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Outlook and Challenges for Public Health Nurses in Vermont

Career News September 26, 2013

Vermont Public Health Nurse practice a holistic and humanistic discipline that draws its knowledge, theory, and research base from behavioral, natural, and nursing sciences. Public health nurses go into communities, set up community health clinics, and try and help people improve their health and prevent disease. These professionals believe that health is affected by many factors, including genetic makeup, lifestyle, and environment.

Job Duties of a Public Health Nurse

Public health nurses care for populations in a community, as opposed to individual patients. They are actively involved in the communities they serve, caring for educating community members about their health care and clinical options. Public health nurses bring health care services to vulnerable and at-risk populations; for example, they may work at in homes for the elderly, so that the residents need not travel to the hospital or clinic.

Because they work with whole communities, public health nurses are vital to improving community health, safety, and access to care. They are responsible for monitoring trends in the community and identifying risk factors in that community. They communicate with local, state and federal government authorities about the community’s needs. For example, a public health nurse in a community with many young children may design and implement a program for immunizations and screenings.

Education Requirements to Become a Public Health Nurse

Public health nurses must be licensed registered nurses, “RNs,” however, a Bachelor of Science in Nursing, “BSN,” is recommended. Licensed registered nurses have an Associate’s Degree in Nursing, “ADN,” which takes approximately two full-time years to complete.

A BSN typically takes an additional two full-time years to complete. Unlike other courses of study, a student may not earn an associate’s degree in any subject, such as teaching, then transfer to a BSN program. She will have to commit to another 3 to 4 years of schooling to earn a BSN.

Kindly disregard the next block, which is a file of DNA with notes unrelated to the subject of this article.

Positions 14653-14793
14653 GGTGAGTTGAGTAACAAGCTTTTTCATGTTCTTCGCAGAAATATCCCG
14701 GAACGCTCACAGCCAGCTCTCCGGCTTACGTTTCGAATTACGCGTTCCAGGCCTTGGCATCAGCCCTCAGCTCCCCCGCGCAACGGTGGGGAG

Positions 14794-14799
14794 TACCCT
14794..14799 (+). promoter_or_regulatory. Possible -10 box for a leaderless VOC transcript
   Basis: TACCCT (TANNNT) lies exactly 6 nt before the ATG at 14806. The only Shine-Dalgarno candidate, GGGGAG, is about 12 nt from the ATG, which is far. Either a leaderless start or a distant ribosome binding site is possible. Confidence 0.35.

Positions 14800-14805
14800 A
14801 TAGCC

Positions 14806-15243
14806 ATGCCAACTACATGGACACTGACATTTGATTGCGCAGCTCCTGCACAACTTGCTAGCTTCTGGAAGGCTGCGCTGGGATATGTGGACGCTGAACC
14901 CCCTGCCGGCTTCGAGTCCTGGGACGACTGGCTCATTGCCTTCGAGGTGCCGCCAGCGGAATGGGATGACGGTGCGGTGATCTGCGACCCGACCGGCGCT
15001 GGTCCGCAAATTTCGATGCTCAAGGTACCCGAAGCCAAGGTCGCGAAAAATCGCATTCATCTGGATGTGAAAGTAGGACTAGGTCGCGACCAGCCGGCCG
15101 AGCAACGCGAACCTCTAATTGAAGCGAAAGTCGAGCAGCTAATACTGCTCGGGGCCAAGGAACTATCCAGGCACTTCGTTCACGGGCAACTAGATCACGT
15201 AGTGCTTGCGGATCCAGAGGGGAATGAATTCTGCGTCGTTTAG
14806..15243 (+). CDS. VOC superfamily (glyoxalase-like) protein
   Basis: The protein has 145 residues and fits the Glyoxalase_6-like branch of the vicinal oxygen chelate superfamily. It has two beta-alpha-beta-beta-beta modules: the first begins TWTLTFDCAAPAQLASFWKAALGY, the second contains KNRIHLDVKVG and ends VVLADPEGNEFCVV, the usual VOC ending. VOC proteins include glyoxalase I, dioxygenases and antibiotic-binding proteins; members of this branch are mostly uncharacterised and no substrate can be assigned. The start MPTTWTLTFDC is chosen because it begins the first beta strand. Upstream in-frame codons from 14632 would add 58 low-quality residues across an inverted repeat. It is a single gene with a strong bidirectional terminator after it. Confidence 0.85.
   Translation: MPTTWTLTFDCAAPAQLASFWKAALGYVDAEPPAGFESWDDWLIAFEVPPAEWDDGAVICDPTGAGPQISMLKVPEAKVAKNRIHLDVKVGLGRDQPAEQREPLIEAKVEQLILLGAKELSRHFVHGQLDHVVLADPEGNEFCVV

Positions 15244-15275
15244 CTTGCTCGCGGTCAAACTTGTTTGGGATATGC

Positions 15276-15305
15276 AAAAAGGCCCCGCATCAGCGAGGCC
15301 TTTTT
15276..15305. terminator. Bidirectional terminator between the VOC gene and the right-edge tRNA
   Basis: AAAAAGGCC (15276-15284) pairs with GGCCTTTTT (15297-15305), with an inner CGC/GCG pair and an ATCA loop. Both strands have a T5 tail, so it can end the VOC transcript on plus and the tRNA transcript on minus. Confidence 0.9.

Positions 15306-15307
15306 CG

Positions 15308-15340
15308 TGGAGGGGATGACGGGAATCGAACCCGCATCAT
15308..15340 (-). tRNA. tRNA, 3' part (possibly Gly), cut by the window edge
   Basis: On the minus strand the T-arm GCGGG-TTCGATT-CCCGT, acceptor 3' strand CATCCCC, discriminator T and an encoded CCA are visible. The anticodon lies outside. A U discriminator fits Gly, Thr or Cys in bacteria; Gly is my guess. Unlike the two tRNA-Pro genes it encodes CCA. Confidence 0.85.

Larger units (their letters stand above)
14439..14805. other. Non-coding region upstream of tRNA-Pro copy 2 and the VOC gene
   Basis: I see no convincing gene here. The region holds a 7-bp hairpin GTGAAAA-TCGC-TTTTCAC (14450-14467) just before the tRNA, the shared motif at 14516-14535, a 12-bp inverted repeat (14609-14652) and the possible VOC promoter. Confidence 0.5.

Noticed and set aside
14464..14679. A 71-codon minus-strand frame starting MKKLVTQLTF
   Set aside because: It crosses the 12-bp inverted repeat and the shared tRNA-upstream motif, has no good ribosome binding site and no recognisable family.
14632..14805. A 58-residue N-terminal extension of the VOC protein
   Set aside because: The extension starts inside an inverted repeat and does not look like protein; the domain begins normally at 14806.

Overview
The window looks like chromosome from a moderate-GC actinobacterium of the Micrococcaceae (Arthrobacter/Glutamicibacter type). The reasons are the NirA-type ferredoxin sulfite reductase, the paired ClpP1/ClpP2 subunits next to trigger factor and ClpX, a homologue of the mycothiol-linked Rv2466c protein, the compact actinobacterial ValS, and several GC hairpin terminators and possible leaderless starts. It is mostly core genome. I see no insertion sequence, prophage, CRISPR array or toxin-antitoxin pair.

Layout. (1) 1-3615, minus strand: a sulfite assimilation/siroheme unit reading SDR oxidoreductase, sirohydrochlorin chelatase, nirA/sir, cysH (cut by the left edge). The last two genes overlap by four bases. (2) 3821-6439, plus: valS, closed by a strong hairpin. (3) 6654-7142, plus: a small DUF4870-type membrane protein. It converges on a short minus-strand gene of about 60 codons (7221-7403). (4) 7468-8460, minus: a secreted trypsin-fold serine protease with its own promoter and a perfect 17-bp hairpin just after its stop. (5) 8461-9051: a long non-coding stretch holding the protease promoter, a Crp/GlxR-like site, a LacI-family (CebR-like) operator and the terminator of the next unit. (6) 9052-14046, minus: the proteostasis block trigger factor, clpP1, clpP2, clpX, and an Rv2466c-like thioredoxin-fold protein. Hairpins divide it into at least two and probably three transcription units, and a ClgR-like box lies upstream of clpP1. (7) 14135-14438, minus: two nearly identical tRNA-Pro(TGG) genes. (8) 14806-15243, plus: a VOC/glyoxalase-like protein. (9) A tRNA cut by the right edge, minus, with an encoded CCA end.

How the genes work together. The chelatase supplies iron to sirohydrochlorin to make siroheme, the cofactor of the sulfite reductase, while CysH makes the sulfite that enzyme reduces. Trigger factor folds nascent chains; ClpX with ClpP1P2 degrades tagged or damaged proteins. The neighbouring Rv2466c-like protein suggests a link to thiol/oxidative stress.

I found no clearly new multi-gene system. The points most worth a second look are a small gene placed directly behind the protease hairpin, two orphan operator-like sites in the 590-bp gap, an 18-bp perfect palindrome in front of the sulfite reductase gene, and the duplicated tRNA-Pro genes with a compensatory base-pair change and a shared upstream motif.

The general requirements for a BSN include:

•58-78 units in transfer credits from an ADN program, unless the student has matriculated into a four-year BSN program;
•36 units in specific to BSN courses;
•An additional 6-21 unit of support courses.
•120 total units are required to graduate with a BSN.

Upon graduation, nursing students are required to pass the National Council Licensure Examination for Registered Nurses (NCLEX-RN).

Master’s Program in Vermont

In the state of Vermont, people interested in public health nursing coming from other areas of work and study may be candidates for the Master’s Entry Program in Nursing, “MESN,” at the University of Vermont. The UVM website describes the programs as such:

The master’s entry program, in nursing, is an accelerated educational program that prepares well-qualified graduates, of a baccalaureate or higher degree programs in other disciplines, to become advanced practice nurses in an intensive program, designed for highly motivated students.

The MESN program takes 12 intensive months to complete. Students earn a total of 38 credits before taking their licensure exam.

It is easy to learn more about the program here: University of Vermont MESN.

Job Outlook in Vermont

According to Vermont Public Health Jobs, in Vermont they expect to have lost more than half of the nursing industry’s workforce by the year 2020. They have prepared for this by offering financial incentives to public health nurses, for nurses to pursue graduate studies, and for trained nurses to become teachers. They hope this will help expand nursing programs and lessen the projected shortage.

Vermont Health Careers lists the salary range for public health nurses as $46,019 – $56,460, with the average salary being $51,000-$55,000.

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